Ride east down the Waitaki Valley, over Chain Hills and on past Pumpkin Point to Sailors Cutting – a popular boating, fishing and camping destination.
The trail then follows SH 83 (extra care is needed on the highway). There’s a short climb to Otematata Saddle with views of Lake Aviemore, then it’s downhill to Otematata.
OTEMATATA TO KUROW – (GRADE 3 INTERMEDIATE) 43KM
From Otematata, ride up Loch Laird Rd and over the massive Benmore Hydro Dam. You may need to walk the last 800m as it’s quite steep.
Then follow the road along the margins of Lake Aviemore to the Aviemore Dam. After crossing the dam the trail follows the road to Lake Waitaki and the Waitaki Dam, then on to Kurow.
Take extra care on SH 83.
KUROW TO DUNTROON – (GRADE 3 INTERMEDIATE) 28KM
A gravel track takes you across to the Waitaki River which you follow down the valley, traversing ancient alluvial plains through Kurow’s wine country.
The off-road trail then follows alongside the highway to the Maori rock art site. From there it’s back to the Waitaki River, and through the wetlands into the township of Duntroon.
DUNTROON TO OAMARU – (GRADE 3 INTERMEDIATE) 55KM
From Duntroon head to the rock formations known as the Elephant Rocks.
An off-road trail then takes you through several farms. You rejoin the road at Prydes Gulley before heading off-road again beside Karara Creek.
A series of gravel roads take you to the Rakis Railway Tunnel.
Then it is on to Windsor and Weston where you rejoin the old railway line for a flat run to Saleyards Rd.
Follow the cycleway downhill to the Oamaru Gardens. Bike through the gardens, across SH 1, then through the park to the main street (Thames St).
Turn right into the far lane and ride south past the i-SITE, turning left on Itchen St, right onto Tyne, then left onto Harbour St. Go through the Victorian Historic Precinct to the Oamaru Harbour where the trail ends.
The Alps 2 Ocean Cycle Trail is located in the South Island, halfway between Christchurch and Queenstown.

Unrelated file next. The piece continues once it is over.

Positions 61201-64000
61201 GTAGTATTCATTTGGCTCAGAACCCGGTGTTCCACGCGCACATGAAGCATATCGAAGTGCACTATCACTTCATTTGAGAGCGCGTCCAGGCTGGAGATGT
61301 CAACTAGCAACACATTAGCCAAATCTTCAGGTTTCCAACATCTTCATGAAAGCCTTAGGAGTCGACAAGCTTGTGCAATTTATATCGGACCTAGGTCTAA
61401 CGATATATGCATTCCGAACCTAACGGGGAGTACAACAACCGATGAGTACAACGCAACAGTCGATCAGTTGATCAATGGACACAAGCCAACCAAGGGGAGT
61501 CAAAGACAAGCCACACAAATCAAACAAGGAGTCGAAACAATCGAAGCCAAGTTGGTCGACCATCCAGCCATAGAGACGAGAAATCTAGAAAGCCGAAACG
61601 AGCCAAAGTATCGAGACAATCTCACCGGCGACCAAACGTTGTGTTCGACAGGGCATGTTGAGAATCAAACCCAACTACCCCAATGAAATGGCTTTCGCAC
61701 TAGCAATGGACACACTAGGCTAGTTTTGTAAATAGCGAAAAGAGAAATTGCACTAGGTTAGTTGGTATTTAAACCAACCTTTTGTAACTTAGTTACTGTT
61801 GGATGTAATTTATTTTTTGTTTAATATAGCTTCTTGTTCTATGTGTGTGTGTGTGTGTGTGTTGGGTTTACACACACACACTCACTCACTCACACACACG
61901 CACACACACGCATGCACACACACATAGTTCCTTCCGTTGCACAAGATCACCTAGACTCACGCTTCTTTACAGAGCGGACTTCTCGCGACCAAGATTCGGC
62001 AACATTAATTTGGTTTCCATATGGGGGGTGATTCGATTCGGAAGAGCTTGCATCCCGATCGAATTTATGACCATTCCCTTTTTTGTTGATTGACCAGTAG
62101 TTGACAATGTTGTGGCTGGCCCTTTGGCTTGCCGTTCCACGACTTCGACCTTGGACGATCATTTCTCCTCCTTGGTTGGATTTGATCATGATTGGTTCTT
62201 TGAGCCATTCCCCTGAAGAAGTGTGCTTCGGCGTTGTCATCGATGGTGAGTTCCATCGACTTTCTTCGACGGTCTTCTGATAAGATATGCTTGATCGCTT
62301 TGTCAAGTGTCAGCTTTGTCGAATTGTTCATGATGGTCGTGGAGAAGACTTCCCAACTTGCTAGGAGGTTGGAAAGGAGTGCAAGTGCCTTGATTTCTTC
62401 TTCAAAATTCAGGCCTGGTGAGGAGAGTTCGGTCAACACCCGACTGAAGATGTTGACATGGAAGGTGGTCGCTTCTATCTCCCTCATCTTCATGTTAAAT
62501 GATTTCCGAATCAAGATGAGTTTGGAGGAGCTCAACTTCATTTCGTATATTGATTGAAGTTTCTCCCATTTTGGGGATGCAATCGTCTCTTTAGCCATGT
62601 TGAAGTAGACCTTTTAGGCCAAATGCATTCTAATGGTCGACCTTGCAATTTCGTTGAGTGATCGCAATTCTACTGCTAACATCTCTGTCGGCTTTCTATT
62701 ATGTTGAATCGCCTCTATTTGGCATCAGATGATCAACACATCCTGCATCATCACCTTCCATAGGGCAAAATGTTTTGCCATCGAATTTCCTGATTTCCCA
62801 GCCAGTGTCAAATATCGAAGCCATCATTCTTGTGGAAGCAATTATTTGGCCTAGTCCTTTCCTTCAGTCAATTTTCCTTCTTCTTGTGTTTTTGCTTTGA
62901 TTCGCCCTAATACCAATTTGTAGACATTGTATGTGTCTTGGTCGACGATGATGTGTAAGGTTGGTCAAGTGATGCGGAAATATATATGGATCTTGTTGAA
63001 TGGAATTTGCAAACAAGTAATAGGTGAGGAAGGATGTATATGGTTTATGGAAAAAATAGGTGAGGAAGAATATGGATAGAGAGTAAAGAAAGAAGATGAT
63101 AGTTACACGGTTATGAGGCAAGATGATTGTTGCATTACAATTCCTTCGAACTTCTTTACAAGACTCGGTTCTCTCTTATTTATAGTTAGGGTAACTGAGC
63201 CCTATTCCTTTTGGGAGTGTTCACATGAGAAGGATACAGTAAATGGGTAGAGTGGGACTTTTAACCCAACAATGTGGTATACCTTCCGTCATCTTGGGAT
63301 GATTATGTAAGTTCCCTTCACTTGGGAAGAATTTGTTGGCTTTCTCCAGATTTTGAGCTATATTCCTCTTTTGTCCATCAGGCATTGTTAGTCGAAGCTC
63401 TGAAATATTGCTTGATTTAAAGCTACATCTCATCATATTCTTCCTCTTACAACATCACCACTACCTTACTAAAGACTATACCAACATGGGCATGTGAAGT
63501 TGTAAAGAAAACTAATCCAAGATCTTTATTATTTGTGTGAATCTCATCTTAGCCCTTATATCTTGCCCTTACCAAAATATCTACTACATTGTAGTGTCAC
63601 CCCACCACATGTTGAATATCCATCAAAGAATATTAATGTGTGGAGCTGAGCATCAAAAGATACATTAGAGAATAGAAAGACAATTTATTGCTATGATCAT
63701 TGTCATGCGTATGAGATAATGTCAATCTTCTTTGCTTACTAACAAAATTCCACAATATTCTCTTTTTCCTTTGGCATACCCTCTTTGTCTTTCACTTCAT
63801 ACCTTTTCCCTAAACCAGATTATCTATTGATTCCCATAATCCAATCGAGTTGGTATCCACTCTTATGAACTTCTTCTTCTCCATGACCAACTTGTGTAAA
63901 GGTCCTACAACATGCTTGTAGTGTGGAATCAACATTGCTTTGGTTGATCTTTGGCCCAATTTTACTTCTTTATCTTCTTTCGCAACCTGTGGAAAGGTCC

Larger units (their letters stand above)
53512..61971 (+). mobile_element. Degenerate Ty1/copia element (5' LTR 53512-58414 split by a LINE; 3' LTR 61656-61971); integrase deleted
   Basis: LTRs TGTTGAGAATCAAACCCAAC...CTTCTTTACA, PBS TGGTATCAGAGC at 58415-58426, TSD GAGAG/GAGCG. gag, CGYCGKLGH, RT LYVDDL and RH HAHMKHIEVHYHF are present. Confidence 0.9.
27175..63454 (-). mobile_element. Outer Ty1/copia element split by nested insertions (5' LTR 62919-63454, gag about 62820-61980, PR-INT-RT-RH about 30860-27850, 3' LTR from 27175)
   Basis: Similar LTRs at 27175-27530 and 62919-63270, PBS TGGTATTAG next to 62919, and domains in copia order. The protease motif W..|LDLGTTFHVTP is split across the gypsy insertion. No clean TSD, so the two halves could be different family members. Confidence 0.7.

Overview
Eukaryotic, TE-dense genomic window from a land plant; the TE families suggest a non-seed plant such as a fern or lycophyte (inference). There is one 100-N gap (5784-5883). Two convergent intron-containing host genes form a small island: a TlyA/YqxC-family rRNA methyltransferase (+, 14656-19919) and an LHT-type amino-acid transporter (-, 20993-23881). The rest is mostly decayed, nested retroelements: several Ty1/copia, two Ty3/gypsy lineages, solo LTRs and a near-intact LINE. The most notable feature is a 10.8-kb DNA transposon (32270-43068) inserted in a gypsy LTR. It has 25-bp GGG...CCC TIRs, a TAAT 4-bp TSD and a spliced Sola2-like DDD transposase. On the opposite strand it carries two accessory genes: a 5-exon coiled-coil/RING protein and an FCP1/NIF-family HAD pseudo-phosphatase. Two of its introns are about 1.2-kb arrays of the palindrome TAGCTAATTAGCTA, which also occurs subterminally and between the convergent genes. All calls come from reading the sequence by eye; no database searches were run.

It’s recommended that you start your ride from Mount Cook Village (the Southern Alps) – though there are numerous access points along the trail from which to start or end your ride.
There is an airport at Mount Cook, but it is limited to seasonal flights only, over December and January. The nearest international airports are located in Christchurch and Queenstown. A number of tour operators begin their tours to Mt Cook from Christchurch for convenience.
Daily bus services operate to Mt Cook from Christchurch, Queenstown and Twizel.
Oamaru is located on State Highway 1 between Timaru and Dunedin. It has an airport and daily bus services.
Distances (and estimated driving times) to Mt Cook:
From Christchurch – 330 km (4 hrs)
From Queenstown – 263 km (3 hrs)
From Twizel – 65 km (45 mins)
Distances (and estimated driving times) to Oamaru:
From Christchurch – 247 km (3 hrs)
From Queenstown – 287 km (3 hrs 30 mins)
From Twizel – 145 km (1 hr 45 mins)
- Mt Cook MacKenzie
- Aoraki/Mount Cook National Park
- Oamaru & the Waitaki District
The Alps 2 Ocean Trail is a grade 2-3 (easy to intermediate) cycle trail.
The trail includes a number of sections on public roads, where riders should be prepared to meet vehicles. You may also encounter stock grazing along the roadside or being moved.
The trail descends approximately 2000 feet, so ensure you take a few layers of clothing and be prepared for sudden changes in the weather.
There is a range of services and accommodation available in the towns dotted along the trail, including Mount Cook Village, Twizel, Omarama, Otemetata, Kurow, Duntroon and Oamaru. Public toilets are also available at Lake Pukaki and Lake Ohau (with plans for more to be installed along the trail).
MOBILE PHONE COVERAGE: Coverage is generally good along the trail, though may be patchy in places.
DRINKING WATER: Water is available in the towns along the trail.
The Alps 2 Ocean trail is characterised by two distinct climate zones across its length: Inland South Island and Southern New Zealand.
These zones are largely determined by the presence of the Southern Alps extending the length of the South Island, which has a major effect on the climate of the various regions and produces much sharper climatic contrasts from west to east, than from north to south.
Riders are advised to be prepared for all weather conditions.